I was with a company as a translator and made a solid connection with the other interpreter over the course of a one week trip. We had discussed the possibility of connecting each other in our respective countries, and we kept in touch and have sent cultural gifts back and forth. I recently just brought up the subject of possibly looking for work in their country and a normal prompt responder has now not responded in more than a week.

Should I just drop the subject and assume the question is too sensitive or should I pursue follow-up emails prompting a response.

  • Its not really mentioned but is there some possibility that the other interpreter is of an opposite sex? May your email have been misconstrued as an offer to start a more serious personal relationship?
    – Ron Beyer
    Feb 22, 2016 at 20:12
  • 5
    @RonBeyer I see absolutely no evidence of this being a gender related issue.
    – Jane S
    Feb 22, 2016 at 20:33
  • How did you bring up the subject. The approach means everything. There is a world of difference between "Wow, I'd love to work in your country, do you have any ideas where I should look?" and "Can you help me apply to a position in your country. The former is an inquiry, the latter is an imposition. How exactly did you bring up the subject. Feb 23, 2016 at 15:51

3 Answers 3


You're pushing too much on a brief and friendly relationship. I meet a lot of people at conferences and exchange a few niceties, and keep in touch. But I'm not about to go off on a limb and help them job search or anything else. It's not that sort of friendship. It's more like a pen pal. I wouldn't answer an email like that either, and if they insisted I'd probably be non committal and write them off as a pest.

Trying to leverage a one week connection isn't the best idea, it would be better for you to job search their country then perhaps mention it to them when you have actually made some progress if at all. I wouldn't try and involve them at all unless they offered first.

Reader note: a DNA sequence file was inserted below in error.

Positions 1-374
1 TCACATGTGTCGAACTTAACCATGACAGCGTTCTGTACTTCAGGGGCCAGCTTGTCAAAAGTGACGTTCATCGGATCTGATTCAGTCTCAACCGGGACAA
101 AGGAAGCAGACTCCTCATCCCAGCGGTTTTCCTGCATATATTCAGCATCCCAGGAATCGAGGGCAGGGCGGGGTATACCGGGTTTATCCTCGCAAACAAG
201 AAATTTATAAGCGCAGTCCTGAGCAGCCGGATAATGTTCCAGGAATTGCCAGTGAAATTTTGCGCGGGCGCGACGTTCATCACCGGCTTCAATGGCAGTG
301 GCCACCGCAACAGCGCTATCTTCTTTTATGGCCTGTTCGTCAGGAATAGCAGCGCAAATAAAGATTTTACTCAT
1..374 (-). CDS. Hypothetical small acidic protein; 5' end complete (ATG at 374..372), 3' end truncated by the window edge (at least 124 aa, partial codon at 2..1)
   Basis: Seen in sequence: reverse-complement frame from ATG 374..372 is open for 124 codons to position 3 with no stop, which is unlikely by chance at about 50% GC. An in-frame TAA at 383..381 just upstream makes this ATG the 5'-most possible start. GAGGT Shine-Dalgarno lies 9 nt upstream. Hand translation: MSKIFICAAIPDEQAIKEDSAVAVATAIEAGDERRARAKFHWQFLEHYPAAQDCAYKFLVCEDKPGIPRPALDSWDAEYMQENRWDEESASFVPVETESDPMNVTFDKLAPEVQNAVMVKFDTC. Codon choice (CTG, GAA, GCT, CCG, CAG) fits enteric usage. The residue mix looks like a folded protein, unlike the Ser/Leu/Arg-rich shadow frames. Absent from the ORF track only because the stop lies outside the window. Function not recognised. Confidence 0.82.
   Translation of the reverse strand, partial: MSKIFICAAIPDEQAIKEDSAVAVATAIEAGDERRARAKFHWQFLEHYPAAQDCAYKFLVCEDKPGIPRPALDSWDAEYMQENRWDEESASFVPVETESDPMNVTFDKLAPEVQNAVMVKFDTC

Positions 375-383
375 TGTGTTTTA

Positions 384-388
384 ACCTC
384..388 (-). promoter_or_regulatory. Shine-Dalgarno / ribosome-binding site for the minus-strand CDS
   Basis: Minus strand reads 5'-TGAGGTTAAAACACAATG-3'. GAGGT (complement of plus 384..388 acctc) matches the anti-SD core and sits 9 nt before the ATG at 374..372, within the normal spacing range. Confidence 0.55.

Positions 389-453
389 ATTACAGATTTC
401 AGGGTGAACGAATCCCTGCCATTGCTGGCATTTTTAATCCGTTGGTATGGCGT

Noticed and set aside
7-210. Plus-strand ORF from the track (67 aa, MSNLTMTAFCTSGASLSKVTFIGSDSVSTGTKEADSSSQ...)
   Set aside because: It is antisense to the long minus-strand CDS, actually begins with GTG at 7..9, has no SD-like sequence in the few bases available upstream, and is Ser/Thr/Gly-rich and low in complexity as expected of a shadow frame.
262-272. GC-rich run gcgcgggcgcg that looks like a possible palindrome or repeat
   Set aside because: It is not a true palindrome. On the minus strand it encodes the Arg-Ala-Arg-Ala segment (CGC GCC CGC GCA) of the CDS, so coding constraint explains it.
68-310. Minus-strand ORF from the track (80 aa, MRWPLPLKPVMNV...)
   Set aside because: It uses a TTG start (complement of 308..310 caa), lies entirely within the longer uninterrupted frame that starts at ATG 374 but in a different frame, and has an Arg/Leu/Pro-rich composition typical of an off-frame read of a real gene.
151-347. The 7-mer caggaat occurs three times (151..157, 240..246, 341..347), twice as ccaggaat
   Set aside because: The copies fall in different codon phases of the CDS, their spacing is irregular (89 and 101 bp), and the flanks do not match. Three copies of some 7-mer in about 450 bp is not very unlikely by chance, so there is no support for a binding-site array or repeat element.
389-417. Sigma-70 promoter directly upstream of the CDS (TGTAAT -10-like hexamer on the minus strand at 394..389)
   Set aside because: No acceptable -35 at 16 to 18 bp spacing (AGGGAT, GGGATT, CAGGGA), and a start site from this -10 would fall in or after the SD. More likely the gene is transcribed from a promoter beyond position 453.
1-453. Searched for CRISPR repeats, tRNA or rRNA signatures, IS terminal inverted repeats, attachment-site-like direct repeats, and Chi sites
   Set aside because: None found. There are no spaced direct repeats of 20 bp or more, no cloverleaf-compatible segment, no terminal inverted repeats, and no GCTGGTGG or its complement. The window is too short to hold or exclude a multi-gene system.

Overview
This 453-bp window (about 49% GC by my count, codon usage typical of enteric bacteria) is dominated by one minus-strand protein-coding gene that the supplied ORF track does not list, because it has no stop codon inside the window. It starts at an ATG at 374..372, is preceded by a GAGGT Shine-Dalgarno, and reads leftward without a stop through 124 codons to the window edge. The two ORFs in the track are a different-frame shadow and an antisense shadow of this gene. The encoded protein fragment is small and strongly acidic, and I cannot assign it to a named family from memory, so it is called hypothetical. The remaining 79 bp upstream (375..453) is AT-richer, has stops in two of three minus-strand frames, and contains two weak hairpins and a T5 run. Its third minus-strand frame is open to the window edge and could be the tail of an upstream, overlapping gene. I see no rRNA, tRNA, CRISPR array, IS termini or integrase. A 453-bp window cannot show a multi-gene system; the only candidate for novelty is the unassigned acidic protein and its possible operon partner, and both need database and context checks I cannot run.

Their main friendship for you largely hinges on the fact that you are a non threatening acquaintance from another culture who can be dealt with at arms length.

You should drop the subject. They'll either respond in time or not, leave it up to them.


There's no right or wrong answer.

You could try contacting this person again, and see what happens. Maybe try phoning them instead of e-mailing in order to better judge their attitude?

At the end of the day, however, finding a new job is on you. You'll be far better off getting in touch with a recruiter in that country/area, rather than trying to implicate this relative stranger into your life plans.

After all, would you feel comfortable recommending someone with whom you've only exchanged some gifts, not actually worked together?

If you want to re-establish the connection with this person try simply sending another e-mail saying that yes, you're looking for work in the area, and you'd appreciate some tips, however that you've contacted a recruiter, so not to worry, you're not asking that person for a lot of help. They might write you back at that point ;-)


There is a possibility the email was lost - not delivered, went to spam, got accidentally deleted... As you say, you developed a solid connection, so a quick phone call or a text after a week shouldn't be taken as pushy.

On the call just mention the email and say you are interested, so it would be good if they contact you if there is any opportunity. Don't make them decide on the spot. Your goal is make it easy for them to say "no". Although that wouldn't be a good outcome for you, they would appreciate that and be more willing to contact you in the future.

If few days after the call you get no response, assume he was just being polite and drop the subject.

  • downvoter: care to elaborate?
    – ya23
    Feb 23, 2016 at 23:24

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